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‘Migrants’ well-being at risk if sent back to Italy’

The European Court of Human Rights barred Switzerland on Tuesday from sending a family of Afghan migrants back to Italy, ruling their well-being could be at risk.

'Migrants' well-being at risk if sent back to Italy'
The ECHR barred Switzerland from deporting family of Afghan migrants to Italy, ruling their well-being could be at risk. ECHR photo: Shutterstock

Deporting the Tarakhel family, which includes six children, without first getting assurances from Italy they would be taken care of and kept together is a violation of Article Three of the European Convention on Human Rights, the court ruled.

The decision is final and can serve as a precedent for other migrants in a similar situation.

The court noted that the UN refugee agency had previously raised concerns over Italy's procedures for caring for refugees.

"The possibility that a significant number of asylum seekers may be left without accommodation or accommodated in overcrowded facilities without any privacy, or even in insalubrious or violent conditions, cannot be dismissed as unfounded," the court ruled.

Italy has seen a massive rush of migrants over the past year trying to reach the country in highly dangerous sea voyages. Authorities have rescued over 150,000 migrants since two deadly shipwrecks in October 2013 killed 400 people.

The Tarakhel family was to be deported to Italy, where they had landed in July 2011, under the EU rule referred to as the Dublin Regulation. The regulation says asylum seekers like the Tarakhels must have their case judged in the European country where they first landed.

After landing in Italy the Tarakhels went to Austria to apply for asylum, but it was rejected and referred to Italian authorities. The family then headed for Switzerland where they lodged a new asylum request in November 2011.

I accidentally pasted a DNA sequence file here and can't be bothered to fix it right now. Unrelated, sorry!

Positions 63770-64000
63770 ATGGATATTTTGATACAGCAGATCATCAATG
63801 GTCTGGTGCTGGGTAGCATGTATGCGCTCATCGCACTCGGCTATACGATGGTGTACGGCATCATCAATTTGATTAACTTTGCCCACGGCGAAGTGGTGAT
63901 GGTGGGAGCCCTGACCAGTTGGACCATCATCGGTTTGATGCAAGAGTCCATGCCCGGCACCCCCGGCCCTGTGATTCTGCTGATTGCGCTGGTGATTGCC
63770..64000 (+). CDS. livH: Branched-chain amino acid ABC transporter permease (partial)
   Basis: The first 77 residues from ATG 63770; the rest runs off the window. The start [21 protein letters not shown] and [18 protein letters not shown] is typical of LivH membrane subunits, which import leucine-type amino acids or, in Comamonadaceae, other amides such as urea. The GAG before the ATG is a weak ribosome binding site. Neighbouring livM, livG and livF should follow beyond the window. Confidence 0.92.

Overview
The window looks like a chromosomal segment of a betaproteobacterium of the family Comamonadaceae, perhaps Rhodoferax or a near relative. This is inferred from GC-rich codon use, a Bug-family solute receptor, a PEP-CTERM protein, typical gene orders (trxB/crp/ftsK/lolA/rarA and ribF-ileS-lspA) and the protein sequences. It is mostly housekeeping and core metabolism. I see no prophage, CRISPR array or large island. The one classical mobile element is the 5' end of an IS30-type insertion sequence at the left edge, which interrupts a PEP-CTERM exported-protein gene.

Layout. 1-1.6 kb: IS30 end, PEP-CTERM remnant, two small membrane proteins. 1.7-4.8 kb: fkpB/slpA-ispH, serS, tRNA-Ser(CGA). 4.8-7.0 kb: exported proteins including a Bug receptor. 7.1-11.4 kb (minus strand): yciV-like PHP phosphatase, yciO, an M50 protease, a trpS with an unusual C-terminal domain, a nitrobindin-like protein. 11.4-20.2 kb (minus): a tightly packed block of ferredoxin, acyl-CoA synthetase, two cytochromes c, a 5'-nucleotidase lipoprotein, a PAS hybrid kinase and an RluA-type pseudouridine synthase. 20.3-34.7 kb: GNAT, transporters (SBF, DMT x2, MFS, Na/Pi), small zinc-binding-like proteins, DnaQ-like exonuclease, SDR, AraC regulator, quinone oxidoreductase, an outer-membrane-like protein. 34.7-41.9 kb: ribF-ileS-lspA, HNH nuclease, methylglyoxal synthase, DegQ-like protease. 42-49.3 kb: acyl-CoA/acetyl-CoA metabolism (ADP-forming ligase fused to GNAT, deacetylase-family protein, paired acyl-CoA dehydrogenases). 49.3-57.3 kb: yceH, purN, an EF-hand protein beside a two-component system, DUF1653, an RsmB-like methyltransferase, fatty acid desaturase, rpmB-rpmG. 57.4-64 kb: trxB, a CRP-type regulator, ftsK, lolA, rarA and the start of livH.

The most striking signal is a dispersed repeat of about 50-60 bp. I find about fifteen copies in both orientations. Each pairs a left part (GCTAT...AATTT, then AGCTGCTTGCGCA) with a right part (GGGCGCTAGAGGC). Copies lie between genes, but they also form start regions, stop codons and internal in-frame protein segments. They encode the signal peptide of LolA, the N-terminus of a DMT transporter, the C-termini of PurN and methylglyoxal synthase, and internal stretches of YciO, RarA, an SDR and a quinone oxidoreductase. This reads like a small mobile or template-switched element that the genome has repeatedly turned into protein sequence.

Swiss officials decided to simply pass the family's asylum application to Italy. Despite their case being passed to Italy, the family and its six children, the youngest of which was born in 2012, continue to live in the Swiss city of Lausanne.

German European Deputy Ska Keller noted the court raises the question of whether Italy has the capacity to handle other countries' migrants.

"The ruling shows the 'Dublin Regulation' is not working at all anymore. It is time to replace it with a reasonable system," instead of "holding to a system that discharges on the southern countries of the EU all responsibility for refugees," Keller said in a statement.

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MONEY

How much does it cost to raise a child in Italy?

How big is the financial commitment parents have to make in Italy to pay for their offspring’s needs and expenses until they’re grown up and independent? Here's a look at the predicted costs.

How much does it cost to raise a child in Italy?

Family is the bedrock of Italian society, but it’s also an unbalanced economic crutch, propping up children who leave home much later than most of their European counterparts.

Various factors are at play, from a declining birth rate, youth unemployment, being unable to get on the property ladder to young Italians moving abroad in search of better financial opportunities.

It probably comes as little shock, then, that parents in Italy end up forking out huge sums of cash to support their offspring through childhood and early adulthood (and beyond).

Even just up to the age of 18, raising a child in Italy can cost upwards of €320,000, according to data from Italian consumer research body ONF (Osservatorio Nazionale Federconsumatori).

The average spend of raising a child from 0-18 years is €175,642, but it rises in families with high incomes, classed as over €70,000 per year.

READ ALSO: Italian class sizes set to shrink as population falls further

Researchers noted that the cost of bringing up children has jumped up following the effects of the pandemic too: compared to 2018, child-rearing expenses increased by 1.2 percent by 2020.